Former LBW children who had been given additional iron during infancy showed significantly less aggressive and rule-breaking behaviour at age seven than the placebo group, reported the research team from Umeå University in Sweden.
The supplemented children also suffered fewer thought problems.
The results were part of an ongoing long-term Swedish study involving late preterm infants and marginally LBW full-term babies (2.0 – 2.5 kilograms (kg) at birth). Previous findings had already shown that iron supplementation between age 6-weeks and 6-months prevented iron deficiency anaemia (IDA) at the end of the intervention period. Additionally, the follow-up at age three and a half showed that supplemented children experienced fewer behavioural problems than those in the placebo group.
"Our findings suggest that iron supplementation may have long-lasting effects on behavioural functions in children born of a low birth weight," said first author Dr.Staffan Berglund. "This clinically important benefit from early iron supplementation gives further support to recommend iron supplementation of all low birth weight children, including those with marginally low birth weight."
The researchers found no difference in intelligence between the two groups. Additionally, iron status of the supplemented and non-supplemented children was similar at the age 7 follow-up.
The findings have major implications at the population level, since marginally LBW infants represent up to 5% of those born in wealthy countries and 15% in low-income nations.
The follow-up to the original double-blinded randomised controlled trial included 207 of the original 285 participants. The infants received either placebo, 1 or 2 milligrams/ kilogram/ day of iron in the form of ferrous succinate. The children’s parents completed two standardised questionnaires relating to behavioural and emotional problems. The researchers used the Wechsler Intelligence Scale for Children to assess the children's cognitive abilities.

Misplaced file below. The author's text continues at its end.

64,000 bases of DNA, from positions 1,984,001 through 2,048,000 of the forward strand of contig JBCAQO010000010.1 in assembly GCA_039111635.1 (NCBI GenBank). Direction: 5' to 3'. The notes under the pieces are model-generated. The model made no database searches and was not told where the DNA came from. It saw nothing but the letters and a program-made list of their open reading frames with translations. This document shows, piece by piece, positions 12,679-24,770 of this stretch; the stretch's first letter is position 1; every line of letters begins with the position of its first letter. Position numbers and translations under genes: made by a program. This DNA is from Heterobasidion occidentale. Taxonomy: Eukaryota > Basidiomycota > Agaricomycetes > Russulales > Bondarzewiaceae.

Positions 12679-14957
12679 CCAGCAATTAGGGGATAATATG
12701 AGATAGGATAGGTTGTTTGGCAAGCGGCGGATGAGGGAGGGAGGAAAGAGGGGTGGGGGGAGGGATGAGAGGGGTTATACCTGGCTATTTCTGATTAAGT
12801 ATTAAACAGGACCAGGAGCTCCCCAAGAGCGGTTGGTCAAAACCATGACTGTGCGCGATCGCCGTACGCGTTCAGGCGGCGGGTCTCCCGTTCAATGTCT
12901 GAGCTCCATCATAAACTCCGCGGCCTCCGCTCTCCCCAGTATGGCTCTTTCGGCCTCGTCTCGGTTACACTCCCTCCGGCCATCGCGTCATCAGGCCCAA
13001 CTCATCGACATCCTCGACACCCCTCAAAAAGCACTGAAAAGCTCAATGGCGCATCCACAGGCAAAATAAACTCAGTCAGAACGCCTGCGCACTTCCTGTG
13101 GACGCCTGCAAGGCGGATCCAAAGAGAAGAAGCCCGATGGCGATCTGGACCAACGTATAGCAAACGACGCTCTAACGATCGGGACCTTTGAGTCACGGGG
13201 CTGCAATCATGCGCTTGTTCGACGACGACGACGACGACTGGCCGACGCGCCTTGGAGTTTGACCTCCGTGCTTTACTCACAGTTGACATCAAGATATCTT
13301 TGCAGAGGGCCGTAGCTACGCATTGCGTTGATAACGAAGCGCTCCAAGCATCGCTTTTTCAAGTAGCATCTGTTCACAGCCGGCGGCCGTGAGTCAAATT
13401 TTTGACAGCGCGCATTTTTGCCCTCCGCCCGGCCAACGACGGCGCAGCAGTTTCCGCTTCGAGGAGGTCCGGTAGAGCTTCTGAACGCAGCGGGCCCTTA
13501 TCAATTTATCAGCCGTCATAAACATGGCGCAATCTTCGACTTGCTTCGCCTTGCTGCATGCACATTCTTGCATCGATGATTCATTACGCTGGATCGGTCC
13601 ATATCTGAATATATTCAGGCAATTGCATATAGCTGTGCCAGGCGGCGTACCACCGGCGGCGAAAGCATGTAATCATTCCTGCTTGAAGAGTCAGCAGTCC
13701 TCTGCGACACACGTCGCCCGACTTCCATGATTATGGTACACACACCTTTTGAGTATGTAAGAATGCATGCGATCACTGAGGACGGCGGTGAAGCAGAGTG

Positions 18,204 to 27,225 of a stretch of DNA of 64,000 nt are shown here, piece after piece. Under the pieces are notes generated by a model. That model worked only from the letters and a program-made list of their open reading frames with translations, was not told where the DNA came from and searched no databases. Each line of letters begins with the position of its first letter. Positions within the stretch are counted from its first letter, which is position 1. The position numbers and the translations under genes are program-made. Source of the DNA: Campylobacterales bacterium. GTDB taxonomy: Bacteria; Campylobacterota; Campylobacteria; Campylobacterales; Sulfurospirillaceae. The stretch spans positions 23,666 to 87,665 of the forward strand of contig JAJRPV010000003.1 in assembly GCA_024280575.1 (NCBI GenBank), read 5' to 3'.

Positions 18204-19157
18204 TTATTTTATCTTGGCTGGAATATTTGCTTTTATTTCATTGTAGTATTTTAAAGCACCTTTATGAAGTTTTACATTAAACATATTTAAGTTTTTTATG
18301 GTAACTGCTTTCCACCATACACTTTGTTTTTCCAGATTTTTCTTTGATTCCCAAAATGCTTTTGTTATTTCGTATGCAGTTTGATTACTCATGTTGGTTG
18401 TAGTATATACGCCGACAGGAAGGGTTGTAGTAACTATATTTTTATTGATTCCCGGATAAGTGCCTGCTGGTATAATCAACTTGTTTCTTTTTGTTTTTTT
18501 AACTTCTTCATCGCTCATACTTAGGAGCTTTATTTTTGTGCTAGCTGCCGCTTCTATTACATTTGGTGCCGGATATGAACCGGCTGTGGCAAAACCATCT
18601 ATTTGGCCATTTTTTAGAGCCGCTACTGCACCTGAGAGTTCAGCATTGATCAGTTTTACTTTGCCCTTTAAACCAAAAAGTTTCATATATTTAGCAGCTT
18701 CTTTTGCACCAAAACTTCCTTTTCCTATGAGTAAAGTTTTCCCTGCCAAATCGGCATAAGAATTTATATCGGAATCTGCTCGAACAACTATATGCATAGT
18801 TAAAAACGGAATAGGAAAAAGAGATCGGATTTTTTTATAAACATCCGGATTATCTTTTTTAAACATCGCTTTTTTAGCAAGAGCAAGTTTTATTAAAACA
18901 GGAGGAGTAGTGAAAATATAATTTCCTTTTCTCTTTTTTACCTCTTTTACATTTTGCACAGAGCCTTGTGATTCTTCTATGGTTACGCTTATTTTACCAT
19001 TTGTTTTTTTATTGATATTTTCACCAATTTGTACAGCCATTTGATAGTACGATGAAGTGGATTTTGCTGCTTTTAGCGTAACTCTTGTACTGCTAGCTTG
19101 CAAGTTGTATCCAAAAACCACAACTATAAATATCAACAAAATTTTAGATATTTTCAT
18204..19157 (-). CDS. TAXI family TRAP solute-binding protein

Iron status: blood versus brain
The researchers noted, “In the present trial iron status at 6 months was not correlated with behavioural outcomes neither at 3.5 nor at 7 years. This may suggest that traditional measures of iron stores may not fully reflect availability of iron for the developing brain.”
Animal studies have indicated that the brain may start to be depleted of iron before IDA is detectable in the blood. Therefore, serum iron may not be a valid biomarker for brain iron status.
The scientists concluded, “Further research should focus on strategies to optimise cognitive performance and behaviour in children with marginally LBW, including assessment of optimal dose and duration of iron supplementation.”
Source: Pediatric Research
Accepted article preview online 27 September 2017 DOI: 10.1038/pr.2017.235
“Effects of iron supplementation of low birth weight infants on cognition and behavior at 7 years—a randomized controlled trial”
Authors: Staffan K Berglund, Anna Chmielewska et al